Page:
Before there was the novel, there were the stories...

by Nan Hawthorne, who also writes under Christopher Hawthorne Moss, Books and Stories b ChristopherHawthorne Moss at

Friday, July 24, 2009

Old Stories: Samir and Rory Speak of Love, Alternate Endings

amir sat silently in a corner of the loft. The straw was piled up fresh all around him. The stairs creaked and he slowly looked over to where young Cadoc knelt poised, waiting to speak. Cadoc looked a little puzzled - why did Samir sit so like a frightened cat, in a corner, looking out on the world with large eyes which caught every movement, noticed every thought, feare3d every look Cadoc had often noticed, as he was a perceptive if rather carefree boy, that in company Samir would I always search words, looks, movements and silences for meaning why would he want to, reed to do this?

The Persian permitted a sad smile. The boy hurried with his news that Lawrence intended to travel to see a great king (a king other than his Royal Self, that is) and that wished Samir to accompany him. Samir's reaction was to look puzzled, searching time - the past, the present, the future as he studied people. Then with an expression almost of resignation, he nodded.

The ride to the great fortress was a long one, but no amount of time it seemed, was large or small to Samir. Lawrence and Lorin chatted as they always did, Lawrence exultant and eloquent, Lorin, quiet, wise and devoted. Rory rode alongside Samir, both lost in reverie. Rory was a good companion for him. They could always be together, willing to remain company only, completely silent. This new, quiet Samir reminded Rory of Shannon in his silent time. There was no difference, save that Shannon would occasionally make a mad attempt at pathetic joy. Rory wanted to speak to Samir, to capture as a friend this Samir who was so like a dead Irishman once had been. But Samir held himself reserved, avoided event the looks of those who accompanied him.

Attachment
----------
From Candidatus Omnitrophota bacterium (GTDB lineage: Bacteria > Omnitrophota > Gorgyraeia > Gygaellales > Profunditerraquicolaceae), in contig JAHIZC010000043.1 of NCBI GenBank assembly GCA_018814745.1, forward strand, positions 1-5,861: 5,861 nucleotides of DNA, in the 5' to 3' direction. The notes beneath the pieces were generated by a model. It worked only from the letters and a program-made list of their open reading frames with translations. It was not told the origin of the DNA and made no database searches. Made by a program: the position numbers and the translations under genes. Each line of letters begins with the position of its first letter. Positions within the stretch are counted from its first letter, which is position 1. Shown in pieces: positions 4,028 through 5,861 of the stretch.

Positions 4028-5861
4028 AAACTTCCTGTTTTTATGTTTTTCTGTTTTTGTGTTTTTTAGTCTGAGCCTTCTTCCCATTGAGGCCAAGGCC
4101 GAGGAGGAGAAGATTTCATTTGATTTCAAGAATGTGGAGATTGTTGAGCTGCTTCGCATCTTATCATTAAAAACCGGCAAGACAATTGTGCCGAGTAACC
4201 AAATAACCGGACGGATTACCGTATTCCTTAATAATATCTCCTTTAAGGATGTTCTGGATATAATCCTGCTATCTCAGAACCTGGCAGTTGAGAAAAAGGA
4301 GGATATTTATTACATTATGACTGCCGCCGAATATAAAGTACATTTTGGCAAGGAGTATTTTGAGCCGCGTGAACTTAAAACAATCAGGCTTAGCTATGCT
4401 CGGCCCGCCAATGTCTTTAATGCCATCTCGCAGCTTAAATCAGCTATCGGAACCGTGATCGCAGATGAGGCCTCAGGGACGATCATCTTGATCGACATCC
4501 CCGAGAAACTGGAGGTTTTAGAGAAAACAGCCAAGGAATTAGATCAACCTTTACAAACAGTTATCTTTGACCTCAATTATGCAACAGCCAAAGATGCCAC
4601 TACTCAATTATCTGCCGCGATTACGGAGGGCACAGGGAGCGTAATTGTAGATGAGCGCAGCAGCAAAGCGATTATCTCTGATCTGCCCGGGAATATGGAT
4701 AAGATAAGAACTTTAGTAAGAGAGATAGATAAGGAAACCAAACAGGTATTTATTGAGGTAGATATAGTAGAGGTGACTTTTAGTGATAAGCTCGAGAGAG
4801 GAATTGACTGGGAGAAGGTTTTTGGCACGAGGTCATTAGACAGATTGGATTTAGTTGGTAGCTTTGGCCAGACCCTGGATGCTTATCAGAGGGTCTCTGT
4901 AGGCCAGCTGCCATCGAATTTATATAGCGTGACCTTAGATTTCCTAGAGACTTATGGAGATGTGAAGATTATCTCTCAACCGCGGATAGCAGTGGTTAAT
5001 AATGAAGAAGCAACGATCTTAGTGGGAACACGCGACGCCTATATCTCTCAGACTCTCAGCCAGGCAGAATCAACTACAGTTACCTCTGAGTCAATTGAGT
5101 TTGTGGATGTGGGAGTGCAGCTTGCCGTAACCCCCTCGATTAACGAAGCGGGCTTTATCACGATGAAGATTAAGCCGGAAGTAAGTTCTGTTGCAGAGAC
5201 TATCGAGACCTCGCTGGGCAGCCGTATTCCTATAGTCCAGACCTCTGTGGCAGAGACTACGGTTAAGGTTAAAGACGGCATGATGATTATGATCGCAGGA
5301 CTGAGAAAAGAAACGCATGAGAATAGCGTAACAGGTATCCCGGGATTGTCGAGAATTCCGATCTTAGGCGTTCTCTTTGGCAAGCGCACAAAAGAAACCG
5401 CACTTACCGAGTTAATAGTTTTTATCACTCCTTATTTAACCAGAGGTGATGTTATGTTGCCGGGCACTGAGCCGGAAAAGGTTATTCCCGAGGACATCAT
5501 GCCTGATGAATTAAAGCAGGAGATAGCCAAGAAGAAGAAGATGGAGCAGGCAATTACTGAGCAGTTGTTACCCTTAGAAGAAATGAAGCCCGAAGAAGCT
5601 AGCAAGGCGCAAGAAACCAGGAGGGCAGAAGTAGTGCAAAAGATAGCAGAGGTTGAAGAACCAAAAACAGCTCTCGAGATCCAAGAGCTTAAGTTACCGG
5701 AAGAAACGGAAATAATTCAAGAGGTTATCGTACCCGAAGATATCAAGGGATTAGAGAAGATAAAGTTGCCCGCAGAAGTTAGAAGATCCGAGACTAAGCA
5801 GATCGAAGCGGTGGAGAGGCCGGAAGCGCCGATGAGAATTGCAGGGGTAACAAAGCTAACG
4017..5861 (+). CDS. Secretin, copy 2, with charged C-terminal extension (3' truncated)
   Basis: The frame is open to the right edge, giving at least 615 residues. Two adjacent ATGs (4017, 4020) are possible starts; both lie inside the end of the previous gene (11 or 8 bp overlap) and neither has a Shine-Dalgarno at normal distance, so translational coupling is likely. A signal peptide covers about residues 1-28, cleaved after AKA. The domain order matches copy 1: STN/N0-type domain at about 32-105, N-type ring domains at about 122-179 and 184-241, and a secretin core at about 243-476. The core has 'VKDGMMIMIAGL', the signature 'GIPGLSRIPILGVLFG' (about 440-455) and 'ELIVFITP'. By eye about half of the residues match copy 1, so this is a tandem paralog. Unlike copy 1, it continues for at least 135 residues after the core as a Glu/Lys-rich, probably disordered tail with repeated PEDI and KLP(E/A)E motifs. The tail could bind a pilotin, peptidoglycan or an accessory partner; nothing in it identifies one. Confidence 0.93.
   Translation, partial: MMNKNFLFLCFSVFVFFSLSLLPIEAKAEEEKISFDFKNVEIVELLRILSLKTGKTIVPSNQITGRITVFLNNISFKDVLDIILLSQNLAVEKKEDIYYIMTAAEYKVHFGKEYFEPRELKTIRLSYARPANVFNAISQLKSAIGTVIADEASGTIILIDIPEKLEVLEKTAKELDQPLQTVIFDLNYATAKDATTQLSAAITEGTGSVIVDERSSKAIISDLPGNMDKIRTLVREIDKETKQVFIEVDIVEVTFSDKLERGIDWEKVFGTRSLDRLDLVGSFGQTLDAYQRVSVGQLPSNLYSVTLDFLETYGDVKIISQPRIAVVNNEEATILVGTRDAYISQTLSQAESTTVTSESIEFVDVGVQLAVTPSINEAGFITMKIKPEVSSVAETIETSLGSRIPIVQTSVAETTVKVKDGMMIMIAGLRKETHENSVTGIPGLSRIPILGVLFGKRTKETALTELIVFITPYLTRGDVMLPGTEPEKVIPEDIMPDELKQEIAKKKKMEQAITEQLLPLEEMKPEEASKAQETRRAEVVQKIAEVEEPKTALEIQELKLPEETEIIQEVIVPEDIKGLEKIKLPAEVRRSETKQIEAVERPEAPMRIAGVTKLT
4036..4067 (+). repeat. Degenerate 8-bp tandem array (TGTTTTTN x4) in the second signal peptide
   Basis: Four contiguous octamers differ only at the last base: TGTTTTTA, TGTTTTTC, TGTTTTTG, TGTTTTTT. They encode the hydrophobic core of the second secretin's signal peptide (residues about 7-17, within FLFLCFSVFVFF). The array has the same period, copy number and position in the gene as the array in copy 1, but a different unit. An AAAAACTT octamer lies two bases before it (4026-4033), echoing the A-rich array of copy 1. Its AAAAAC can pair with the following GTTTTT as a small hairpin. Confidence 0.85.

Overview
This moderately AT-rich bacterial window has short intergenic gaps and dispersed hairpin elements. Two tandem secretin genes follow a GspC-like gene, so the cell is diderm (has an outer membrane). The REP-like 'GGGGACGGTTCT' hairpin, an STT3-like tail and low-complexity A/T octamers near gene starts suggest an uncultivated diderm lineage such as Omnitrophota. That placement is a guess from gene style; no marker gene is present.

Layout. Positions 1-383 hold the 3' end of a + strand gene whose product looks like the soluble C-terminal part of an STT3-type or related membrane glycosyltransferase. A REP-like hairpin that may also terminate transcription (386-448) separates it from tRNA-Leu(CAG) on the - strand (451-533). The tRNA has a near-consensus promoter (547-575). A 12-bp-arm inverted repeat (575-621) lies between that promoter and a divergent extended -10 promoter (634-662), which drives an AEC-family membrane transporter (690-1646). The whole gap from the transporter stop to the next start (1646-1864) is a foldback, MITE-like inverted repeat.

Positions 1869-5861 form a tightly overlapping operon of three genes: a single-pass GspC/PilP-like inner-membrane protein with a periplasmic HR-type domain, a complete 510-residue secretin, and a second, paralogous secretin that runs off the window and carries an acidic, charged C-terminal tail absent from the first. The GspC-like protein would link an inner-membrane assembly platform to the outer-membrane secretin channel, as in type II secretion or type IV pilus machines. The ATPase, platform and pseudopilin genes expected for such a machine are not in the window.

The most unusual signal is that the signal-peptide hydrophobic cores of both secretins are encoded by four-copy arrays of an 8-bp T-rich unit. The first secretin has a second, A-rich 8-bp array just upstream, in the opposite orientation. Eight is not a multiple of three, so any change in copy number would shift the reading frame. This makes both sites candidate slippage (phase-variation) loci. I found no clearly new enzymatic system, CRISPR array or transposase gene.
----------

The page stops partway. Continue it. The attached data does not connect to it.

One evening the party camped on the side of a hill. Rory sought out Samir and saw him setting off to a heavily treed ledge. Rory followed him and saw him sit down beneath a small tree. He called out his name and Samir started when he saw who it was, he seeme3d to smile with the look of one who waited for the sun all night and was just viewing dawn. He gestured for Rory to sit down and Rory smiled back.

"I knew you would want to talk to me sooner or later. You have been watching me - what is it you see?" Samir spoke calmly.

Rory eyed him for a moment and then began to speak. "There is something, Samir, which puzzles me about you. Albeit you were always an introvert, suddenly you are actually worlds away. Once Shannon was like that. I want to know why. I want help, or learn…"

Samir seemed even easier after the reference to Shannon. He lifted his hands, and rubbed his eyes in a gesture of fatigue. "I once spoke at length with Shannon. I am willing to speak freely with you for his sake. He was a lost soul-he never did know himself. That is how I am so much like him now. I am lost now, too. I knew why Shannon was lost' I know in some way my fear now. I will speak to you if you will hear me, for I need an ear to story into. I have much to tell."